FARMINGDALE, N.Y. — Round 2 of the 101st PGA Championship opened Friday with Brooks Koepka placed firmly atop the leaderboard, and all he did Friday was continue to put forth an all-time performance. Koepka is in the clubhouse at 12 under after posting the lowest 36-hole score in major championship history (128) while leading the field by seven strokes. No golfer in history had previously led a major by more than six strokes through the first two rounds.
While Koepka is reaching new heights with his game, Tiger Woods fell off massively coming out of his victory at the 2019 Masters. Woods finished 5 over through his 36 holes, a stunning 17 back of Koepka and below the cut line for the tournament. Jordan Spieth and Dustin Johnson are attempting to give Koepka a run for his money, but it would take Koepka falling off in a major way on Saturday to put either in true contention.
Let’s check out how the leaderboard looks after 36 holes at Bethpage Black.
1. Brooks Koepka (-12): While a second-round 65 seemed like a carryover from Koepka’s 63, he described the experience much differently. Friday afternoon was a battle, but the defending champ was able to keep his foot on the gas thanks to a putter that has yet to really let him down this week.
T2. Jordan Spieth (-5): All week, Spieth has been adamant that the worst golf of this slump is behind him and everything is close to clicking into place. Now he has to go and prove it on the weekend, where his scoring average has dropped significantly so far in 2019.
T2. Adam Scott (-5): Last year at the PGA Championship, Scott played his way into the final group with Koepka and finished in third. Now he’s back in the mix thanks to a blistering 64 on Friday. Scott is going with the long putter this week and he had it moving, gaining more than four strokes on the field with his putting.
T4. Dustin Johnson (-4): The No. 1 player in the world rankings showed his stuff early, rolling off five birdies in a seven hole stretch to start his second round. DJ has yet to separate himself from the field with his putting, which can viewed two ways: Either he’s in trouble because he’ll need that in order to win, or he’s in great shape because you assume that the putts will start to drop at some point.
T4. Matt Wallace (-4): After a run of five birdies in six holes to start his second nine, Wallace became a little bit unglued down the stretch. Back-to-back bogeys left him much further off the lead than he could have been heading into the weekend, but he’s still in a good spot to log one of his best major finishes.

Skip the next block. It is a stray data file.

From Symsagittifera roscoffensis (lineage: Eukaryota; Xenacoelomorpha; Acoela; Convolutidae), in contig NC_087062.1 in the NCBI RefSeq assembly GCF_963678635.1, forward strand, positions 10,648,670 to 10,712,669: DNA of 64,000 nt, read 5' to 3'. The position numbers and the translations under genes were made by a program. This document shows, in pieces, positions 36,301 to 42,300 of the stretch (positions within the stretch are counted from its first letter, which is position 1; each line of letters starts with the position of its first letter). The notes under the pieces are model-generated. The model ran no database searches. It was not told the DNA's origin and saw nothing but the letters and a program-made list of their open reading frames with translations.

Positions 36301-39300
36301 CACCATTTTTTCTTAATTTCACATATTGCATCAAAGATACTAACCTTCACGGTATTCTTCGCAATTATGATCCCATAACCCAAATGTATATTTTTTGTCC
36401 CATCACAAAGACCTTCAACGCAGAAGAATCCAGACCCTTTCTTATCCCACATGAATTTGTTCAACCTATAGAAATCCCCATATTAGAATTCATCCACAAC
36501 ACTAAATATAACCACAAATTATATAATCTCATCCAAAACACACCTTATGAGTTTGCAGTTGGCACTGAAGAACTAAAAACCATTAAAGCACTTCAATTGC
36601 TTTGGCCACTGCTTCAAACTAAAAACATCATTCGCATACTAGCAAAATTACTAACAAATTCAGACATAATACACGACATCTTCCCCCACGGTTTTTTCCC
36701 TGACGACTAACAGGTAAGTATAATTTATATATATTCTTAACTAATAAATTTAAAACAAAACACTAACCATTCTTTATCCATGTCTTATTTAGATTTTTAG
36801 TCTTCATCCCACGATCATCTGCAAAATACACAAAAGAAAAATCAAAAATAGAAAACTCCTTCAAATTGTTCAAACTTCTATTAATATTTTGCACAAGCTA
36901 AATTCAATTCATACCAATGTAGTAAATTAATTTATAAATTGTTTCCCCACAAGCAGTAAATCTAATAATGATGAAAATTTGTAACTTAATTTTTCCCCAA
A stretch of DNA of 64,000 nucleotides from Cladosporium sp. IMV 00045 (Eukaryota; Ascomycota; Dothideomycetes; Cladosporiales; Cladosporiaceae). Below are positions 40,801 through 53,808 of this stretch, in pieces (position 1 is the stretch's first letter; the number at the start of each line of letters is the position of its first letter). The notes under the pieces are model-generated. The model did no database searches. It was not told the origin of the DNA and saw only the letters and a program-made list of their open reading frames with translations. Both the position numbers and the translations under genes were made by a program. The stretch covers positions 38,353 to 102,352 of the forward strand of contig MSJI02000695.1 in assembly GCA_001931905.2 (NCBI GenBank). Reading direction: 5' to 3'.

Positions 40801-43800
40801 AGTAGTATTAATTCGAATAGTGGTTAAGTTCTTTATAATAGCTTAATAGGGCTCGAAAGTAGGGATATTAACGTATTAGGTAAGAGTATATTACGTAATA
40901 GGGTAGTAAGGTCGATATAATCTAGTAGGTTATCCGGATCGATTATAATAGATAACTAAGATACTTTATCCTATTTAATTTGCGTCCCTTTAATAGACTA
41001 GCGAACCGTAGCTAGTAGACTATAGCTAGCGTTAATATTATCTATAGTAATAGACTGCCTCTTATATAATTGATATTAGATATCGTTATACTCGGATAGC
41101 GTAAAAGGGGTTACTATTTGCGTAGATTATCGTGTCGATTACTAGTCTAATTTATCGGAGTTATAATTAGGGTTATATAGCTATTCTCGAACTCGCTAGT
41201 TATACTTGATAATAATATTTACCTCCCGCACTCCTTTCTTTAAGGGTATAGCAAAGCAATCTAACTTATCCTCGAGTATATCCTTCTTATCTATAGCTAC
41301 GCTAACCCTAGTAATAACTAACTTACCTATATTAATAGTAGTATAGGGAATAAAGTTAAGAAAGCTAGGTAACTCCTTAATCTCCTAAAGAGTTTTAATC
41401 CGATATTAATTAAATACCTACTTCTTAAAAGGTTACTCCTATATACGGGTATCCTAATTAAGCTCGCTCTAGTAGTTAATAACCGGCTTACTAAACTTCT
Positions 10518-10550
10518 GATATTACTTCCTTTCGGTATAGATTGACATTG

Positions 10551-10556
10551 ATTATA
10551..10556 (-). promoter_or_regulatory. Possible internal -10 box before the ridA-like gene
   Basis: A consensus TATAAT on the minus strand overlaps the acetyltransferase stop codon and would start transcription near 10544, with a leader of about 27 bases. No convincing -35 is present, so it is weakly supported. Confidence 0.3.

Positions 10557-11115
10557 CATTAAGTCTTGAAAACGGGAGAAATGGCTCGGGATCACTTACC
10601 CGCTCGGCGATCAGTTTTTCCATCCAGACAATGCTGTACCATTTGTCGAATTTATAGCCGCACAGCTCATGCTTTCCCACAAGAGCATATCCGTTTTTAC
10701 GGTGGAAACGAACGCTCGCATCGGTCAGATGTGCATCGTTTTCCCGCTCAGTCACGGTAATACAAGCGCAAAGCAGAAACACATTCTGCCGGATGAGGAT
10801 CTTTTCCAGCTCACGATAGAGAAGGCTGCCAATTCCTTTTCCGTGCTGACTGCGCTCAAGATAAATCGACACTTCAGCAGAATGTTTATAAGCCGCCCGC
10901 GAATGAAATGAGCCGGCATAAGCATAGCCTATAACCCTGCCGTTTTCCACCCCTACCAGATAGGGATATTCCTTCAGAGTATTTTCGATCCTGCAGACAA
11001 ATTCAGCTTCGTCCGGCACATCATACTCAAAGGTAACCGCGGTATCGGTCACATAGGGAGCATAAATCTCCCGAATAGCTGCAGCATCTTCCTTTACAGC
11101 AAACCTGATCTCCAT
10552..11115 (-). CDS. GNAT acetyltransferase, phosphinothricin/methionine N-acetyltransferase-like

T4. Daniel Berger (-4): Avoiding the worst parts of the rough kept Berger from making too many mistakes, and then he added a great showing chipping and putting to land at his 66. Finally healthy, Berger has been able to put in the work to get back in to major championship shape and he showed that on Friday.
T4. Kelly Kraft (-4): Kraft’s 65 was one of the best rounds of the day, powered by some of the best ball striking into greens that we saw from anyone in the field. There’s still 36 holes left, but with only five major starts in his career and the best finish being a T58 at the 2017 PGA Championship, it’s fair to say the 30-year-old Texan is on his way to a career-changing week.
9. Justin Rose (-3): Bethpage Black did seem to shape up as a course that Rose would be able to grind through with long and straight hitting rewarded by the bacon strip fairways. He didn’t have to hit every fairway, but he avoided putting himself in poor position off the tee and ended up hitting nearly every green in regulation on the way his five-birdie, two-bogey 67.
T10. Rickie Fower, Tommy Fleetwood, Hideki Matsuyama, Louis Oosthuizen, Danny Lee, Sung Kang, Jazz Janewattananond, Harold Varner III, Erik Van Rooyen (-2): Fowler, Fleetwood and Matsuyama are the most imposing names of this group when it comes to making a move, but it’s worth considering what kind of career-changing opportunities there are for the rest with 36 holes left to play. No one thinks that Brooks is going to get chased down by someone 10 strokes behind the lead, but a high finish on the leaderboard at the PGA Championship comes with benefits that can extend far beyond this weekend’s check.
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